Develop your own vApp: vf-Studio
The development of applications for manufacturing is often a strenuous process which requires good ideas and some programming skills. However, developing such applications from scratch may become much more hazardous. The vf-OS development environment not only provides a set of artefacts, libraries and built components that developers may use to integrate in their applications, but it also offers a complete suite of integrated tools that can be used to easily develop those applications. All were already described in previous articles. This post aims to help the reader in actually developing a simple vf-OS application (vApp) using the provided toolkit.
The core application to perform such development is the vf-Studio, an integrated development environment (IDE) that aims to help programmers to develop, test and publish their own virtual assets, simplifying and avoiding the headaches and pitfalls regarding the whole configuration process that needs to be performed to get in the development stage.
To start facilitating the initial development process, the vf-Studio includes pre-configured environments named Stacks. A Stack is a recipe that contains all the dependencies that must be installed to build the vApp (e.g., NodeJS, Git, or NPM), selectable when the developer hits the initial Workspace Creation button.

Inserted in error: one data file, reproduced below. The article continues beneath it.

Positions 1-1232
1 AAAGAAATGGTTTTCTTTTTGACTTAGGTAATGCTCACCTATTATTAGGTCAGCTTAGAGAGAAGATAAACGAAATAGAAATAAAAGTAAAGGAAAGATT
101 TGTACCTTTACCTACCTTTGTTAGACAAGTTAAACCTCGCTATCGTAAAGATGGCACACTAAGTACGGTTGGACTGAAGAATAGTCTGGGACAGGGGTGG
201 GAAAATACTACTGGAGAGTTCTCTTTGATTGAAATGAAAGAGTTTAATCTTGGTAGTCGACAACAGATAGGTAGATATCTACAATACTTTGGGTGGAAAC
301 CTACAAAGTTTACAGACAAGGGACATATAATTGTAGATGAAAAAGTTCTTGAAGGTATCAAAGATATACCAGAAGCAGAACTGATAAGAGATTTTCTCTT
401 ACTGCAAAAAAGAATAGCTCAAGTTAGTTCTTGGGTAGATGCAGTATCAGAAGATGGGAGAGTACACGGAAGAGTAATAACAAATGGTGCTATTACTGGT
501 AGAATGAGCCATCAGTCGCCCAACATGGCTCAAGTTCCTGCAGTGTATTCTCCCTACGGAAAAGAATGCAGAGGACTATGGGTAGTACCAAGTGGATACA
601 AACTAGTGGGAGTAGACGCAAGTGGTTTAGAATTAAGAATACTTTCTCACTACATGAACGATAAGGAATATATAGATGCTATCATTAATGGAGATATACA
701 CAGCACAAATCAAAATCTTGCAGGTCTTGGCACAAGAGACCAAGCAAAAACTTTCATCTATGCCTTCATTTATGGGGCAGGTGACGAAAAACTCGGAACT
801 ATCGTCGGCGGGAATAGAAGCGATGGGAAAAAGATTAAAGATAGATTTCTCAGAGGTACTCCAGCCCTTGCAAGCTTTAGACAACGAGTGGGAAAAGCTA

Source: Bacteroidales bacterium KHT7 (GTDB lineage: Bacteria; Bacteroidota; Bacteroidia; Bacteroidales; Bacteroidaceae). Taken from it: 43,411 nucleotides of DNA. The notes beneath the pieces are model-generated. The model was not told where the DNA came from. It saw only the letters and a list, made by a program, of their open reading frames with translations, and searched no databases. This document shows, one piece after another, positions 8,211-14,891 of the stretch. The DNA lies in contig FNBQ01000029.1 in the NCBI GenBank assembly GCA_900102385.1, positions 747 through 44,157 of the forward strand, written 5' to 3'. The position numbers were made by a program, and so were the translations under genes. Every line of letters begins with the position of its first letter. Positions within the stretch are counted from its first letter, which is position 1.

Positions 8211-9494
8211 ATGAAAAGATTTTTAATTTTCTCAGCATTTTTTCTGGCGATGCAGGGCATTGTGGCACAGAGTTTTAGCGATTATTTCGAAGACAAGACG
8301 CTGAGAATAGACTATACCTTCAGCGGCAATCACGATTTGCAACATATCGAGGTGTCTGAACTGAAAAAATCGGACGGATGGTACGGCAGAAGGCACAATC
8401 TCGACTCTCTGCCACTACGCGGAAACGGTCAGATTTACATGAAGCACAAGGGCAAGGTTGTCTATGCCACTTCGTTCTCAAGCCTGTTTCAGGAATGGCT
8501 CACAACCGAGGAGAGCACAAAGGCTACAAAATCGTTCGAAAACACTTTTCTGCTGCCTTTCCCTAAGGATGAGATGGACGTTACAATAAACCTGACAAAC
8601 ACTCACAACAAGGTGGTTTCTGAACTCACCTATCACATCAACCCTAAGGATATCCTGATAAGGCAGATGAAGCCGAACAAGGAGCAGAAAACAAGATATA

Upon the selection of the development stack for vf-OS, the vf-Studio allows the development of two types of vf-OS assets: Applications (vApps) or Input/Output (IO) Components. After setting the project name, the project structure is created on the developers’ workspace.
After the creation of the development environment, the user of the vf-Studio may create source files directly using different programming languages, but he/she may as well use other vf-OS tools, e.g. create information flows using the Process Designer Module and vApp User Interfaces using the vf-OS Front-end Module.
This example focuses on the development of a User Interface for a vApp, hence the user shall select the “Front-end Module” creation on the vf-Studio, which invokes the vf-OS Front-end editor. Upon doing so, the user may create some controls on the central frame of the editor, e.g., by tapping app → page → panel, and some text such as “Hello World!”. The results are always previewed on the right panel of the editor. Similar actions could be performed creating modules using the Process Designer tool or others.
The build of a vApp application and local testing is available on the vf-Studio by clicking the “Play” button on the IDE, upon which the developed assets will be accessible through a browser using the uniform resource locator (URL) <endpoint>/<vapp project name>.
Once tested successfully, the final action is pushing the developed assets to the vf-Store, our marketplace. In order to do that, the developer needs to click with the right button over the project name and then click “Publish Asset on vf-Store” and fill the asset information for publishing. This concludes the basic actions and flow needed to develop a simple vApp using the vf-Studio.